[Bf-committers] Adding support for tetrahedron and hexahedron elements

Erwin Coumans erwin.coumans at gmail.com
Fri Nov 8 01:58:49 CET 2013

I am also interested in having tetrahedral meshes, at some stage
we want to add FEM simulation to the Bullet Physics library.

In addition to manual editing, it would be nice to integrate a tool such as
it can automatically generate a tetrahedral mesh.

On 7 November 2013 16:31, Jonathan Merritt <j.s.merritt at gmail.com> wrote:

> Very interesting. :-)
> As George suggests, it should be possible to identify tetrahedral or
> hexahedral elements in a post-hoc fashion by looking at whether the faces
> bound such an element appropriately.  However, it might be faster to tag
> this information at a lower level (i.e. inside the C code) as elements are
> created.
> Do you have any ideas about supporting isoparametric elements with
> non-linear shape functions?  Could there perhaps be a way to use
> subdivision surfaces to compute nodal positions?  It seems that other
> linear element types, like beams and shells, are already quite
> well-supported by the existing mesh structures, but I'm uncertain about how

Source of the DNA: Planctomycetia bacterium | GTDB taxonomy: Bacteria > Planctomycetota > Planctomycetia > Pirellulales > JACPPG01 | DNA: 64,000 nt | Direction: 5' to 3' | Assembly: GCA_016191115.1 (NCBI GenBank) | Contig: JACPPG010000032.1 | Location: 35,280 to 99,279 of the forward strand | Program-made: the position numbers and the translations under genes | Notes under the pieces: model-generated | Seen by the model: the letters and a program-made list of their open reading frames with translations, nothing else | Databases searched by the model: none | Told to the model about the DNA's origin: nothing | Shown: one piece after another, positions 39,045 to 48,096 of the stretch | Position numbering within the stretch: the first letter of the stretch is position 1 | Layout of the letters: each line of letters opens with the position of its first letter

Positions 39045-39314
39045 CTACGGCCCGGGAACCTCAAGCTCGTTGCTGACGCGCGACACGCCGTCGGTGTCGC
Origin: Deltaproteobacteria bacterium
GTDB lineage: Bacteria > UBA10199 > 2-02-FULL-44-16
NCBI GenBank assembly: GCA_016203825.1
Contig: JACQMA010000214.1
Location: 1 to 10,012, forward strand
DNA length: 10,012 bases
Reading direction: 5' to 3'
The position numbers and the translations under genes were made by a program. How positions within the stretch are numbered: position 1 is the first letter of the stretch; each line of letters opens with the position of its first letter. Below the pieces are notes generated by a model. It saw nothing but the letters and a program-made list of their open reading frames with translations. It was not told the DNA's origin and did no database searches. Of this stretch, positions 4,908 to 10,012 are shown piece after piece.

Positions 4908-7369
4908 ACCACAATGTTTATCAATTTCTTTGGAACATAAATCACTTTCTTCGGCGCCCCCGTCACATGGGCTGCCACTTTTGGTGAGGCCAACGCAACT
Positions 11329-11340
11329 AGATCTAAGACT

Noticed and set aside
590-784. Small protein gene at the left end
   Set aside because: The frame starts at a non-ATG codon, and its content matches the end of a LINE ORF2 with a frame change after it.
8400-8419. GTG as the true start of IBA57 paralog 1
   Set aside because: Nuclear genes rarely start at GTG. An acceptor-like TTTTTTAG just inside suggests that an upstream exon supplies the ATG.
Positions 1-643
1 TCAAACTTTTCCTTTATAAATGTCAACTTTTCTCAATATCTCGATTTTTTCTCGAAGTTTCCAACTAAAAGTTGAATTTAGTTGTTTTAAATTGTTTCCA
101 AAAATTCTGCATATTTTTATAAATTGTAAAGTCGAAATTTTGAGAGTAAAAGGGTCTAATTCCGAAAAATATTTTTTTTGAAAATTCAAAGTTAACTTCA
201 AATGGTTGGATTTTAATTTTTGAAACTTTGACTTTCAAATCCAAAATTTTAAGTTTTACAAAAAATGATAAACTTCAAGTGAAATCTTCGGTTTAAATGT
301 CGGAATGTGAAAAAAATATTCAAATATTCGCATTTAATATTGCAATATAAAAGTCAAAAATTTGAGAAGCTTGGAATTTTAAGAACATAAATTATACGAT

> non-linear elements could be represented / edited conveniently.  Current
> open source meshing tools (like Salome-Meca and Gmsh) build their meshes
> "top-down" from higher-order surfaces.
> For export purposes, it would be very useful to tag groups of nodes, faces
> and elements for later application of material properties, boundary
> conditions and forces.
> Finally, it might be useful to see if there's any interest in using FEA
> within Blender itself for simulation purposes.  Having some kind of
> volumetric mesh element might be the first step in allowing people to
> explore simulation-oriented FEA.  A more formal approach to FEA seems
> gradually to be making its way into simulation pipelines.  One example is
> Weta's "Digital Tissue" system:
>   http://www.youtube.com/watch?v=7VlthWa5pu8
> Jonathan Merritt.
> PS - Disclaimer: I lecture Finite Element Analysis in Mechanical
> Engineering at The University of Melbourne, so I have a vested interest.
> :-)
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